Features and Opinions

How young people can tap into Covid-19 “misfortune”

By Milly B Babalanda

The heavy cloud of the Coronavirus and Covid-19, the disease it causes, still hangs over our heads threatening our existence three months since it became our new reality. Life has been disorganised, jobs killed, bonds broken and the end is not in sight yet but we are hopeful.

Special concern is for Mzee’s Bazzukulu; they had never seen this extraordinary situation where they suddenly, cannot go to school or their favourite place of worship, cannot socialize with peers, cannot travel to see relatives or and seeing parents deprived of sources of livelihoods, and witnessing a world on tenterhooks. The older generations have seen before in form of war and instability in the past before NRM established mass sanity and normalcy.

But the world is cyclical; what has been will be again, in the same or different mode. However, life has been here for long and must go on until man has mastered the forces that impact earth and subdued them for humanity’s benefit.

In the midst of this struggle, Bazzukulu should look on the brighter side of the situation. Crisis is the engine of innovation. Amidst the lockdown which has put a lot of spare time in the hands of those not involved in frontline work against the disease, young people can easily stray into risky behavior which would shoot us at the heart with bad consequences yet having defeated Covid-19 as I see we shall soon do.

Bazzukulu should use the time; first for the school goers, to continue reading and revising through their notes to better understand what they were taught prior to the lockdown. Those with access to internet, use it and social media to do research and to interact with fellow learners! Ask parents to help you access learning materials now available in and on various media platforms. They say that many Bazzukulu have a poor reading culture but now is the time to make that newspaper your friend; use that TV/radio set to as your class instead of passing time on movies and music with no particular benefit to your future!

Research more on Covid-19 and other killer diseases to beef up what you hear adults discuss. You never know you could be the next innovator who discovers a groundbreaking cure.

On the side of how to beat the economic crunch occasioned by slowed down income-generating activity, this is the best time to leverage on innovative potential of youths (beside the general population).

Youths are vital to the rolling out recovery programmes post-Covid-19. Young people’s creative minds and energy should come handy. Limitations on physical interaction due to social distancing rules have necessitated rapid recourse to digital and online resources in search of opportunities and marketing anything from goods and services to ideas. Luckily, our excellent President Yoweri Museveni found it wise to keep certain sectors of the economy running “normally” so as to keep at least one lung of the financial system functioning. Agriculture is in full operation and food is on high demand.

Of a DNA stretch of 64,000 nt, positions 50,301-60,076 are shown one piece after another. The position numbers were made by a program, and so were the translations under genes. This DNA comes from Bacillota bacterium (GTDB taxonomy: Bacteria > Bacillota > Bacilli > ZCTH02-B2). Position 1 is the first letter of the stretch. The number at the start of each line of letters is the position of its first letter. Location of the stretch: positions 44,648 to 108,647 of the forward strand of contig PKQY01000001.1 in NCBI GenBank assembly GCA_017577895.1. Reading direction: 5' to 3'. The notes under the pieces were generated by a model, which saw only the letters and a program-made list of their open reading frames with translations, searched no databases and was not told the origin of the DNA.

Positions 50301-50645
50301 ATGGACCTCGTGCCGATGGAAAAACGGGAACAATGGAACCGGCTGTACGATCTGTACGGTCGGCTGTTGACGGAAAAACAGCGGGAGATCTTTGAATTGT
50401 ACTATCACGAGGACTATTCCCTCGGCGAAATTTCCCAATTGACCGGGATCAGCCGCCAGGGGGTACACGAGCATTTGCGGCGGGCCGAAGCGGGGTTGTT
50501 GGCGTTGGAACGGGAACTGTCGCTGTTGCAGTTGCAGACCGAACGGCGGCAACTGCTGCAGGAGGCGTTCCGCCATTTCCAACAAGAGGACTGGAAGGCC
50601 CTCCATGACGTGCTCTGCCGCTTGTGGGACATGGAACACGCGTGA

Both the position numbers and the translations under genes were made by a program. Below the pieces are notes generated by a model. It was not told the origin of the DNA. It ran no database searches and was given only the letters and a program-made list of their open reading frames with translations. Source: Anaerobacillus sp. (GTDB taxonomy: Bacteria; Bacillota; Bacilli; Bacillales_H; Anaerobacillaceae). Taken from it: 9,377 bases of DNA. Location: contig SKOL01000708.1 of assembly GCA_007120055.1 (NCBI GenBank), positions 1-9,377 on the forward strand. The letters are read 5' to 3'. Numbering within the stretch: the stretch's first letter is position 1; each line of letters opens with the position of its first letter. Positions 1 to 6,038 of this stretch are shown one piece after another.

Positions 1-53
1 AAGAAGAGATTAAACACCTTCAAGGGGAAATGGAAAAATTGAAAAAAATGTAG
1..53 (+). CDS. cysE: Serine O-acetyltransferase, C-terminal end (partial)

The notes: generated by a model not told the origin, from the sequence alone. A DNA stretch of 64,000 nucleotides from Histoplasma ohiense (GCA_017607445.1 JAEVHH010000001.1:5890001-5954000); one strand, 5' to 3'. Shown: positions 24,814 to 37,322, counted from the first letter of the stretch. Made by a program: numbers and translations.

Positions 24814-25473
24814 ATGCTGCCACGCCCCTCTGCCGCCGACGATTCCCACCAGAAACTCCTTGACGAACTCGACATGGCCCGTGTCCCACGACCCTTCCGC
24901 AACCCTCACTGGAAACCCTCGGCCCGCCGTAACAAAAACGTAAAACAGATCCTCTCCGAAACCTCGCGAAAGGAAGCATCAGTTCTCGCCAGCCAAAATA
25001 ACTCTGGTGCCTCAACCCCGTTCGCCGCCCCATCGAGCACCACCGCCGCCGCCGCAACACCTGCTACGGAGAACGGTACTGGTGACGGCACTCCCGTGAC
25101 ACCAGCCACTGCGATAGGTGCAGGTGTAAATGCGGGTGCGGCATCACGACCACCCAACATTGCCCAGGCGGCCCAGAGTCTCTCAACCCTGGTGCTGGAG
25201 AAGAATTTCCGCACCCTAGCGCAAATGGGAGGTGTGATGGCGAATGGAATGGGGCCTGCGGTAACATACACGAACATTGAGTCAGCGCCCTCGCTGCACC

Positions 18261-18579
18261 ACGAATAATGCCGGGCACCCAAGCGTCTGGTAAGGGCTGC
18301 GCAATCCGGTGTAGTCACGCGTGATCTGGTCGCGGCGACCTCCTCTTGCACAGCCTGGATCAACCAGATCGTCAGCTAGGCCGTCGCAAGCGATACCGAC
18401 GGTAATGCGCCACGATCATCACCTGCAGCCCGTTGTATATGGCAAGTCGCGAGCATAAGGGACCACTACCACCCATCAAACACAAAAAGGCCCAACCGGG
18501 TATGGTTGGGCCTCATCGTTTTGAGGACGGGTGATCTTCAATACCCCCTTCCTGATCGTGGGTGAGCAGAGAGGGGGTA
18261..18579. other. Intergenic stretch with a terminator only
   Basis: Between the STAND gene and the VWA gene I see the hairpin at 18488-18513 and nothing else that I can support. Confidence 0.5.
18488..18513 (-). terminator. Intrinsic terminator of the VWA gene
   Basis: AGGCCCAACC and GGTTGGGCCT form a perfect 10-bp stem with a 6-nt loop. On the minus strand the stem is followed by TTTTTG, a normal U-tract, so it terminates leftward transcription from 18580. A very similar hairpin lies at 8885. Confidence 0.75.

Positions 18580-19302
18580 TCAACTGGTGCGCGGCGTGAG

Bazzukulu should love the hoe and after reaping, use the internet to market their produce. Agriculture and the digital revolution are here to stay, whether there is Covid or not. I have seen young people breaking out in short span of time by identifying which services or goods are needed most during the lockdown, like masks and sanitisers. They have gone on to make them and while others lament about loss of the opportunities they are accustomed to, the innovators have learnt to move with times and make the Covid-19 misfortune their turning point in life. Vulnerability should have its limits! Let’s use the pandemic as a catalyst for economic revival and creation of jobs for those who need them.

A fresh budget, reading a record Shs45trillion was last week issued by the Minister of Finance, providing huge funding pools for youths and Ugandans at large including the Myooga. This is a victory on its own!

Scientists long declared that young people are less susceptible to acquiring and suffering from Covid-19. This means that the disease is not here to annihilate the future but Bazzukulu should continue to observe safety guidelines by wearing masks, washing hands regularly and avoiding crowded places. This will increase their survival rate. Life will go on, but what lessons shall the leaders of the future have derived to ensure a brighter existence ahead?

The NRM Government is still fully in charge and shouldering the burden of seeing the country through the difficult patch of time. Due to limitations on gatherings of large numbers of people, political activity has subsided giving way to serenity where our collective concern is how to emerge out of this alive and wiser. NRM has done well so far because of having a comprehensive plan which can readily take care of any emerging crises including the totally unseen ones like Covid-19. Apart from disruptions that everyone has experienced the main structure of Government is still intact and serving the people. 2021 is near. It will be up to Ugandans to decide how to reward the effort.

The author is a Personal Assistant to the National Chairman, NRM, and Senior Presidential Advisor (Political Affairs)

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